The BS2510 latchbolt also has an anti-thrust snib, which deadlocks the latch once closed. The latch is easily reversible for inward or outward opening doors.
Our double cylinder L2000 Rim Deadbolt is also self-deadlocking, which means closing the door automatically triggers the release of the lock bolt and secures the door in the closed position. With the L2000 Rim Deadbolt, it is possible to disable the automatic deadlocking function using the latch back button to hold the bolt in the withdrawn, or ‘unlocked’, position.
For many home and business owners, security is the primary concern when it comes to choosing a door lock. So which of these door lock types is most secure?
Ideally, every front door would have a deadlock. There’s a reason insurers favour deadlocks so much: they are the most difficult locks for burglars to breach. A self-locking deadbolt is another safe choice for those who value convenience as well as safety.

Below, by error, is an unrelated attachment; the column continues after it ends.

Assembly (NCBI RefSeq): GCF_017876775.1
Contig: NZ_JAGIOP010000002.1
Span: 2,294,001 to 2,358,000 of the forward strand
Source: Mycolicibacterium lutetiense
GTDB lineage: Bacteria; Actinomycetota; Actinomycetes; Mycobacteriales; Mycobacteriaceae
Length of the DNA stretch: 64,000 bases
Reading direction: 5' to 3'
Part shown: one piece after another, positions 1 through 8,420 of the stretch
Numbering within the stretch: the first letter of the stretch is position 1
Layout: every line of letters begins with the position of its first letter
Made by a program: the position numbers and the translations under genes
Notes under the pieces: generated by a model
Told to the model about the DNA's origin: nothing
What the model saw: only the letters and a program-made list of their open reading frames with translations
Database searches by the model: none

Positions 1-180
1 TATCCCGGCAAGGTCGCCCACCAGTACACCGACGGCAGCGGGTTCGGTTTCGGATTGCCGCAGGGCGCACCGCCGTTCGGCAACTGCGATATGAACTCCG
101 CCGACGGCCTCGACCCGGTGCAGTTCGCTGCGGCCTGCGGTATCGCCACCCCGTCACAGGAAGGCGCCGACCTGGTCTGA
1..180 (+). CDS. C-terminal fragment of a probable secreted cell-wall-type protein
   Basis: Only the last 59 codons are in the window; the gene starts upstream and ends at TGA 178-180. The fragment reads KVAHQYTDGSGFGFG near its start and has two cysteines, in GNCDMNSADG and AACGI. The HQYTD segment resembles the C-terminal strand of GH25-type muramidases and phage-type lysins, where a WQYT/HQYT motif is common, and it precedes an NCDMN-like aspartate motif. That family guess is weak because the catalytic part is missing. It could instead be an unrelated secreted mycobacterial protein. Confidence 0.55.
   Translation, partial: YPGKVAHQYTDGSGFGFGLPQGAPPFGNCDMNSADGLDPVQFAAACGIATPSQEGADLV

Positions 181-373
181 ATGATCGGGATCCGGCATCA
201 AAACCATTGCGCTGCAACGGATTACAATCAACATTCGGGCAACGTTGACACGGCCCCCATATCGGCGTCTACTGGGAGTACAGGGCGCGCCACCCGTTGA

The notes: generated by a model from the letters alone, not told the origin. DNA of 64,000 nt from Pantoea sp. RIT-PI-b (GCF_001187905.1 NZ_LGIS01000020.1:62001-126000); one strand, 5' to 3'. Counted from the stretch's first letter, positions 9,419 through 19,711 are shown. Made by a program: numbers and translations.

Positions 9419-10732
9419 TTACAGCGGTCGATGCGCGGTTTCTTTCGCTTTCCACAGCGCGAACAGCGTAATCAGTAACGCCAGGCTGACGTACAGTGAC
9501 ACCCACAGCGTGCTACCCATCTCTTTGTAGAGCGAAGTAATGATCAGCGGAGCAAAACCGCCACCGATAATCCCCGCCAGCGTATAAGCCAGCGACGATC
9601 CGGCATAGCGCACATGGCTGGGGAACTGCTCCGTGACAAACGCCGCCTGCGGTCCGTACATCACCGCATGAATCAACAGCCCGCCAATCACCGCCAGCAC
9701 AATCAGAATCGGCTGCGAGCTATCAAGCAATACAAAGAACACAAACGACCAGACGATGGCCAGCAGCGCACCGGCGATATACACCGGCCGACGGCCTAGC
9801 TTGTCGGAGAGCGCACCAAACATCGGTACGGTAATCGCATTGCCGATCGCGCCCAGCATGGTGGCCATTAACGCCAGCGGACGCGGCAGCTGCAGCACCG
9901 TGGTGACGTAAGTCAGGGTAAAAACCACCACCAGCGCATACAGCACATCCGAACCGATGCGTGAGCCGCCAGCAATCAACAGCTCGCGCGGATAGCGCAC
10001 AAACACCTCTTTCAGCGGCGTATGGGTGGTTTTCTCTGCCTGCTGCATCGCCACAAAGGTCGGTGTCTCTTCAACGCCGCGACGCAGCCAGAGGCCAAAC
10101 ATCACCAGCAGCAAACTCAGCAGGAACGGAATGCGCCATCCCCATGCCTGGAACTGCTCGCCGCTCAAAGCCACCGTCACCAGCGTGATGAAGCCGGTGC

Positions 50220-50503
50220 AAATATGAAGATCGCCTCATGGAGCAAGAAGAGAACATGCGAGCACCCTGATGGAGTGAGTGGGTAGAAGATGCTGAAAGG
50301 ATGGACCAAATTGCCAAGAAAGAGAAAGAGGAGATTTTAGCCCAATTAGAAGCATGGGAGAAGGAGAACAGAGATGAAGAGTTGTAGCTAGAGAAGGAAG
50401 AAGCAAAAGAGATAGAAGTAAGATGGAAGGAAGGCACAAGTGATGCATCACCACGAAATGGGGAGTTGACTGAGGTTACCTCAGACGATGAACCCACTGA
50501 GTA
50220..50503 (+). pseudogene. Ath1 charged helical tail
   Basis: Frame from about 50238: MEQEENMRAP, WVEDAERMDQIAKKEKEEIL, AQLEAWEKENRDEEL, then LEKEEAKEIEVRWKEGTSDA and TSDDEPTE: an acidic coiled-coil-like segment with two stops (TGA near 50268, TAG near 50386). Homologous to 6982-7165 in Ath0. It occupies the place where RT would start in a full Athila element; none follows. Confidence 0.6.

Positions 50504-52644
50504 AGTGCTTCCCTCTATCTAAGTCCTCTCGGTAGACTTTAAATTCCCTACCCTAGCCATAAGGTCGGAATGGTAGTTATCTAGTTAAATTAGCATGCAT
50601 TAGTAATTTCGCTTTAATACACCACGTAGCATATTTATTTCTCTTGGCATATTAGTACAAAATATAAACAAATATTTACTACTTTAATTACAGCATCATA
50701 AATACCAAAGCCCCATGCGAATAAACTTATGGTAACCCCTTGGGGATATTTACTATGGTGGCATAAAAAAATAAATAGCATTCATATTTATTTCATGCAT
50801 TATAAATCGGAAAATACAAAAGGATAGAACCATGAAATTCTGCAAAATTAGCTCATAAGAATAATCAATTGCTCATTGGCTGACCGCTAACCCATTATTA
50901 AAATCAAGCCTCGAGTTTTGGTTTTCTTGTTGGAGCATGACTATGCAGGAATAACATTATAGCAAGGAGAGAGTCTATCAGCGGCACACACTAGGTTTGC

Following insurer guidelines can be an effective way of making sure any mortice lock you buy will be effective. A five-lever mortice lock with the BSI Kitemark is often the standard.
Door locks combinations
Many doors will have rim locks and mortice locks alongside their deadlocks. Finding a secure one of these is often down to a matter of investigation. While rim locks may be easily fitted and convenient for many properties, they can be less secure than mortice locks, as their locking mechanism is not buried inside the door itself.
Are thumbturn locks less secure?
People often worry that thumbturn locks could be less secure due to the risk of burglars reaching in through the letterbox to operate them, either with a wire or by hand. There is a simple way to alleviate this risk. Installing a letterbox protector on the inside of your door will make it impossible for burglars to reach the thumbturn.